Visiting and program students at the graduate level are represented by the Alberta Advanced Education and Technology.

Graduate students

AUSU offers services to its members including but not limited to: a student health and dental plan, student awards, a free subscription to, a free Smart Draw license, student advocacy, and Athabasca University course evaluations.[32] Student media at Athabasca University is provided by the official publication The Voice Magazine. Previously published on paper, the magazine since 2001 is published exclusively online in HTML and PDF format.[33]

AUSU was formed in 1993 and was formalized as a registered Alberta society until students' unions in Alberta were granted recognition under the Post-Secondary Learning Act. On 13 September 2004 the Lieutenant Governor of Alberta approved an order in council establishing "The Students' Association of Athabasca University".

Undergraduate students at Athabasca University are represented by the Athabasca University Students' Union. The AUSU head office is in AU Edmonton, though the students' council may have elected members from any area where AU students reside.

Undergraduate students

Student representation

In 2012, it was revealed that Athabasca University was one of the institutions of higher education involved in illegal donations to the provincial Progressive Conservative party of Alberta. The university spent $10,675 on Conservative fundraising events, including golf tournaments and dinners.[31] The university president retired early and an interim president, Peter MacKinnon, was appointed by the university governing council.


Some notable people have studied through Athabasca University, including Alberta politician Debby Carlson,[26] Olympic bobsleigh racer Christian Farstad,[27] Alberta Premier Ralph Klein, professional hockey player Alyn McCauley,[28]Olympic wrestling gold (2008) and bronze (2012) medalist Carol Huynh (Master of Counseling graduate), and cross-country skier Milaine Thériault.[29] AU serves over 38,000 students (over 7,900 full-load equivalents) and offers over 900 courses in more than 50 undergraduate and graduate programs in a range of arts, science and professional disciplines.[30]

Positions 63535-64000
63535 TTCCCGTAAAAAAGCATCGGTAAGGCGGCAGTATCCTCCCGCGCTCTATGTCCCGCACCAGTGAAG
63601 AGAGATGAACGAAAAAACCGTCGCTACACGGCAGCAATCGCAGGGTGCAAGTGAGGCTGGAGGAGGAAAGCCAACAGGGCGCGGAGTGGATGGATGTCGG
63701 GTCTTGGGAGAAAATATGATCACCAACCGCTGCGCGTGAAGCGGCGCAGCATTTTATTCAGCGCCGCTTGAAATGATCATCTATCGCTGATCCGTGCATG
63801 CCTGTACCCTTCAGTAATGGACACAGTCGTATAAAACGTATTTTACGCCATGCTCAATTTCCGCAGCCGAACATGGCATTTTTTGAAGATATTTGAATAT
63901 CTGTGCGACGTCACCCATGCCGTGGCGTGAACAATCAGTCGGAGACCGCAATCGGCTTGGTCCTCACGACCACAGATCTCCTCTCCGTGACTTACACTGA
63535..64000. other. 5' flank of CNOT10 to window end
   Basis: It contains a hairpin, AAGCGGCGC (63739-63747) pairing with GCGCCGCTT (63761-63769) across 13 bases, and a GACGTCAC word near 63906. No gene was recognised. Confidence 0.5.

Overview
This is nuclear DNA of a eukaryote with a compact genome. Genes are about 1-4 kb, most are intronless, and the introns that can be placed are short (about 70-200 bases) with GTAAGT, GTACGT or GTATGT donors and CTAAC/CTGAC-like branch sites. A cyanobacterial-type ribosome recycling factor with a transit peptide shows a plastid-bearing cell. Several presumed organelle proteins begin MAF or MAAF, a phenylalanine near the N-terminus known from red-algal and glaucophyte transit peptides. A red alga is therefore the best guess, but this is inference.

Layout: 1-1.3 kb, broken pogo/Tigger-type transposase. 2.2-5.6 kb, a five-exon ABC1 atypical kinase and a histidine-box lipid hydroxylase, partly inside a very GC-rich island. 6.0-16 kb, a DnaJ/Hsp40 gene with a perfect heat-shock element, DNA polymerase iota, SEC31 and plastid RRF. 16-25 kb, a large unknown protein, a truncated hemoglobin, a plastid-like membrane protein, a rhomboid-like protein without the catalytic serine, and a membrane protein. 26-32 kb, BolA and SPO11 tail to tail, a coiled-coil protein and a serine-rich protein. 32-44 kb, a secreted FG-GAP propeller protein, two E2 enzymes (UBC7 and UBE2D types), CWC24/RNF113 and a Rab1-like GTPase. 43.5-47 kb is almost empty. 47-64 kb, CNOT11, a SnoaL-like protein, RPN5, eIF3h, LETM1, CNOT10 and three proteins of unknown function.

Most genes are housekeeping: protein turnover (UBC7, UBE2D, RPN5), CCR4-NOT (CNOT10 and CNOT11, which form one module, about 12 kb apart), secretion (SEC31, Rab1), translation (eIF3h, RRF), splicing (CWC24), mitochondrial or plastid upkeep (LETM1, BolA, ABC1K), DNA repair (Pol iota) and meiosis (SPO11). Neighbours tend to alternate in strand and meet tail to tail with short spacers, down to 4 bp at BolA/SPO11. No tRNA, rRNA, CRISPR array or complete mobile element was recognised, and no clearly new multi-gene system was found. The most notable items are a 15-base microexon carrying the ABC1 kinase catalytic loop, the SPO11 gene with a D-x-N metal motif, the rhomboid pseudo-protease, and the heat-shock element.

Notable people

In October 2008, Athabasca was named one of Alberta's Top Employers by Mediacorp Canada Inc., which was announced by the Calgary Herald[23] and the Edmonton Journal.[24][25]

In 2004, Athabasca's Executive MBA program was rated 74[20] by the Financial Times, the only executive MBA on the list that is delivered entirely online. The MBA has since fallen from the FT rankings, and doesn't show up in the 2009 FT rankings for MBA.[21] In 2005 38% of the students in the MBA program were female.[22]


The Government of Canada sponsors an Aboriginal Bursaries Search Tool that lists over 680 scholarships, bursaries, and other incentives offered by governments, universities, and industry to support Aboriginal post-secondary participation. Athabasca University bursaries for Aboriginal, First Nations and Métis students include: Alberta Historical Resources Foundation; Syncrude Canada Ltd./Athabasca University Aboriginal Scholarship; Frank and Agnes Cardinal Neheyiwak Bursary; Harold Cardinal Essay Prize for Aboriginal Students; Canative Scholarship for Métis Students; AU President's Scholarship for a Blue Quills Student; First Peoples Technology Bursary[19]

Scholarships and bursaries

AU is also a participating member of the WestGrid Research Network.

  • Martin Connors, Canada Research Chair, Space Science, discovered Trojan asteroid associated with planet Earth (2011)
  • Joseph Pivato, Professor, Comparative Literature and English, published nine books on ethnic minority writing in Canada
  • Norman Temple, Professor, Food Science, published several books on health and nutrition
  • Tracey Lindberg, Canada Research Chair, Indigenous Knowledge and Law, many publications on social and legal questions
  • Anne Nothof, Professor Emerita, English, published several books on Canadian theatre
  • Michael Gismondi, Professor, Sociology, books on environmental and social questions in Canada and Central America
  • Terry Anderson, Professor, former Canada Research Chair, Distance Education, published seven books, articles on distance education
  • Rory McGreal, Professor of Distance Education and UNESCO/COL Chairholder in Open Educational Resources
  • Kinshuk, Professor, NSEARC/iCore/Xerox/Markin Industrial Research Chair, Computing and Information Systems, IEEE Technical Committee on Learning Technology founding chair, SSCI journal editor and very active research publisher
  • Dragan Gasevic, Canada Research Chair in Semantic Technologies, Alberta Ingenuity Faculty, Associate Professor of Computing and Information Systems, well-known books, award-winning research, and active research community involvement